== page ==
While on the road, Fu Gui and his friend Chun Sheng become conscripted into the Nationalist army where they pull canons and entertain the troops with their shadow puppet show. The Red army overruns the Nationalist army and they end up doing the same thing for the other side. Fu Gui is finally able to go home and he finds a very different environment. His wife and kids are selling and delivering drinking water. Nui, a local communist leader oversees their neighborhood. Long Er, the man who ended up with their mansion was executed for being a counterrevolutionary after burning the house when the government tried to confiscate it. Fu Gui declares it's good they are poor and that he'd lost their house or he would have been the one executed.

The 1950's arrive and during the Great Leap Forward everyone is required to "donate" all of the iron items they own leaving them without cooking utensils. As Nui states, "We're racing toward communism and you're worried about food?" You Qing, their son, fights back against his sister's bullies and the family is almost labeled saboteurs. The next morning, after very little sleep he and all of the other young school boys are required to smelt iron. His mother tries to keep him home but Fu Gui is afraid of the repercussions if the child doesn't go. Tragedy strikes and an old family friend is reminded that he owes them a life.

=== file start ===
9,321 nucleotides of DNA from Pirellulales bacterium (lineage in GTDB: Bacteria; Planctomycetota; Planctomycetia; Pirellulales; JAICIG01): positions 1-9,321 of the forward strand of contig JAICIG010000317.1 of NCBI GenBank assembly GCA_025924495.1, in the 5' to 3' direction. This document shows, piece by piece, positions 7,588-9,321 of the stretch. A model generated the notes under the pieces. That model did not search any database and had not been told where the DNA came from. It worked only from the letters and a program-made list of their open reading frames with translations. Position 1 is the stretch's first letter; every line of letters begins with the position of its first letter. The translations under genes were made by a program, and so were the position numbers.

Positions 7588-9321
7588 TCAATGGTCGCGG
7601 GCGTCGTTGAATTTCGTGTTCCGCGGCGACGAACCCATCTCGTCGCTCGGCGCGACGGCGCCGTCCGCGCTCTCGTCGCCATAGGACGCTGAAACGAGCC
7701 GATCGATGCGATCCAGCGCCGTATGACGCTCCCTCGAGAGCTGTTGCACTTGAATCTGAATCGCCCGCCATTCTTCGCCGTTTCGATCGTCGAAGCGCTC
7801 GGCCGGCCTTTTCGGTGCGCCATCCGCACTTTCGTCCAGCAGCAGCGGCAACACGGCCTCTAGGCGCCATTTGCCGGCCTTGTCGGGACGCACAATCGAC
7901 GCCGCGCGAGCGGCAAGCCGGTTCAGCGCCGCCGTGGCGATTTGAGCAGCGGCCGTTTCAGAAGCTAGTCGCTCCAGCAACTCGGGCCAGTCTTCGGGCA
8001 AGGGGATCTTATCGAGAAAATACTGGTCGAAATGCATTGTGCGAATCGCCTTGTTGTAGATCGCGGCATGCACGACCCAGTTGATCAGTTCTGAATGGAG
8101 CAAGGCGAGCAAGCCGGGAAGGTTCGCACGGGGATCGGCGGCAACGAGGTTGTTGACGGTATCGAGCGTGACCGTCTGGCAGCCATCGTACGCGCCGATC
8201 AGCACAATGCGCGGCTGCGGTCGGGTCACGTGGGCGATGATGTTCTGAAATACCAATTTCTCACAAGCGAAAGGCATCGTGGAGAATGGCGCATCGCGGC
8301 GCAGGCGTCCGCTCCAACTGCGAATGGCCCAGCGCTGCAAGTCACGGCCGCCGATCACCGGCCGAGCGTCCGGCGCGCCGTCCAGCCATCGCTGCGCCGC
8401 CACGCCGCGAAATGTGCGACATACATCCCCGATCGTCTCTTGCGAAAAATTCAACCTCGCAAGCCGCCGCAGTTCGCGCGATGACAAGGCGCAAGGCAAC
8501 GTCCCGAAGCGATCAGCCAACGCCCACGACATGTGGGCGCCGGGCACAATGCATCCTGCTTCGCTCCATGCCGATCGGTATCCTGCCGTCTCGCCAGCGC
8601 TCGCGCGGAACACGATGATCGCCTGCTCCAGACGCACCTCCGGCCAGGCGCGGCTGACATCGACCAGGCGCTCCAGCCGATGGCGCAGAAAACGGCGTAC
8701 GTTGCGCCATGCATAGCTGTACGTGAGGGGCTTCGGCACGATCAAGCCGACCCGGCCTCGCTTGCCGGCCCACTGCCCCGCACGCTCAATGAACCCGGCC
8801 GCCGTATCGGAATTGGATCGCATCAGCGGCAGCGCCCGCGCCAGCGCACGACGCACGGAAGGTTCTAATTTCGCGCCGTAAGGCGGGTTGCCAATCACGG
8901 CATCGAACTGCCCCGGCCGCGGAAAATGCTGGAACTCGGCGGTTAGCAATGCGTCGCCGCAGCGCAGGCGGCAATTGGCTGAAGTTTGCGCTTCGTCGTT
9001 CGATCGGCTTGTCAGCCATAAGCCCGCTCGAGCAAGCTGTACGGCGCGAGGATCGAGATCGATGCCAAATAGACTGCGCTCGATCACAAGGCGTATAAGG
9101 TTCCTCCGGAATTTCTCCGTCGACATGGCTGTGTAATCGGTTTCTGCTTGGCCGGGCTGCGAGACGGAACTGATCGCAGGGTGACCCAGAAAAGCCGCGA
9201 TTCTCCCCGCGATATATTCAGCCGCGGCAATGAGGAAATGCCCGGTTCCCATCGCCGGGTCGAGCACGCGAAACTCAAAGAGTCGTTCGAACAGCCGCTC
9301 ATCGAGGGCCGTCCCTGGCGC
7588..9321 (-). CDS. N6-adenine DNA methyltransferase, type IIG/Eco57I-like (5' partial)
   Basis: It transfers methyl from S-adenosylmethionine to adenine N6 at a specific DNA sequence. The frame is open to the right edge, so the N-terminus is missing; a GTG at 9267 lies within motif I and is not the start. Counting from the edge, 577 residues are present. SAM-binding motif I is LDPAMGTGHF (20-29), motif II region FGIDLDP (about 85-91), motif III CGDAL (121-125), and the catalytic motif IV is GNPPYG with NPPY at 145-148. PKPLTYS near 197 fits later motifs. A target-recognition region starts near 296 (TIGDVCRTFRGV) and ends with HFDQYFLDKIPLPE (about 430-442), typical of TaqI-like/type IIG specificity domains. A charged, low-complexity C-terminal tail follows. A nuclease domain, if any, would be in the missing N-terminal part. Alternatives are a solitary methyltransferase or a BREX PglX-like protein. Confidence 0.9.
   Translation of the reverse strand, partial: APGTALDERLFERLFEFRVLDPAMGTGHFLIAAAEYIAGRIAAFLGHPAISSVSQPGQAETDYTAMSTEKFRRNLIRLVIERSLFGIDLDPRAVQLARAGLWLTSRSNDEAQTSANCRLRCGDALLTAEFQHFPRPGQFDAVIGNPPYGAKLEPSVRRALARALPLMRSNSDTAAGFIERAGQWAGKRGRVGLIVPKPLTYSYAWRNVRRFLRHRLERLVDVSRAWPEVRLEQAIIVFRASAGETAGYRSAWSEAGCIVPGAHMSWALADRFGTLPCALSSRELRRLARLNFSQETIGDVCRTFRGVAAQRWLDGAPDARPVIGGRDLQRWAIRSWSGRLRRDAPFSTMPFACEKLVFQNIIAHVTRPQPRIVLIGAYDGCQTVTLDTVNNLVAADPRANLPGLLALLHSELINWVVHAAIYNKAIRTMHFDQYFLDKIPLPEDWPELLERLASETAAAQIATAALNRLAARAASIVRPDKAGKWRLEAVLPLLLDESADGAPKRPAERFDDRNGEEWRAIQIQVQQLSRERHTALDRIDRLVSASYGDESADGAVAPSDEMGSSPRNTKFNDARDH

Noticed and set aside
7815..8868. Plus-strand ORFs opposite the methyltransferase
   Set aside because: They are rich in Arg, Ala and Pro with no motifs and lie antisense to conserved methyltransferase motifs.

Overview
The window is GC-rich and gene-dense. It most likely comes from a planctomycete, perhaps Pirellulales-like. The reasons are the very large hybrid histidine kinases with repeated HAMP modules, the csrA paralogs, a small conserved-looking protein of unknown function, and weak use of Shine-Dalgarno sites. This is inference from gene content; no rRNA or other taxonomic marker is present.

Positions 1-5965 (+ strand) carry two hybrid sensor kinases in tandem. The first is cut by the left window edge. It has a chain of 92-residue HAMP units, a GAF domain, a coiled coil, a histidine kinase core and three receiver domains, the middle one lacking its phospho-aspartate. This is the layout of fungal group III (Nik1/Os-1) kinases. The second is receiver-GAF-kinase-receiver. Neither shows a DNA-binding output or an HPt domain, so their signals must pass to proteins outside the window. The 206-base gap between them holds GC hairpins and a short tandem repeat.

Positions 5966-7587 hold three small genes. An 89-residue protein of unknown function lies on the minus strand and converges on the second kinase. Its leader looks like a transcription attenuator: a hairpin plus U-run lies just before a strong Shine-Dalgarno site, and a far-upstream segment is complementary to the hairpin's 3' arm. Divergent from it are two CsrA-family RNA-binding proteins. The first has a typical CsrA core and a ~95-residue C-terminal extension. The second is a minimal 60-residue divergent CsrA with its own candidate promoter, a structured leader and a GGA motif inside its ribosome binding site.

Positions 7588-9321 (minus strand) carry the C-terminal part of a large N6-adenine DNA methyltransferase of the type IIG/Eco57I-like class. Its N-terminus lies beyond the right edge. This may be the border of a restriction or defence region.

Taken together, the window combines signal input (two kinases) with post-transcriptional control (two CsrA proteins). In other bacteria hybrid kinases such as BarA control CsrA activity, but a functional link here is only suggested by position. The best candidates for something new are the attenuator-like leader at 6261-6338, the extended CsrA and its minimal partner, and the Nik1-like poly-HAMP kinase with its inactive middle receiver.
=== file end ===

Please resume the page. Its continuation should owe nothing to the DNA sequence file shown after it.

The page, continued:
The 1960's bring the Cultural Revolution. Fu Gui is ordered to burn his shadow puppets or risk being declared a capitalist. The neighborhood and homes are covered in Mao propaganda and images. Their daughter Feng Xia is wed to a lame Red Guard leader at a factory. When the time comes for her to birth their child, her parents discover that all of the doctors and medical professors have been imprisoned for being reactionaries with only young student zealots left. Feng Xia's husband brings an imprisoned doctor to help, but he's starving and of no use.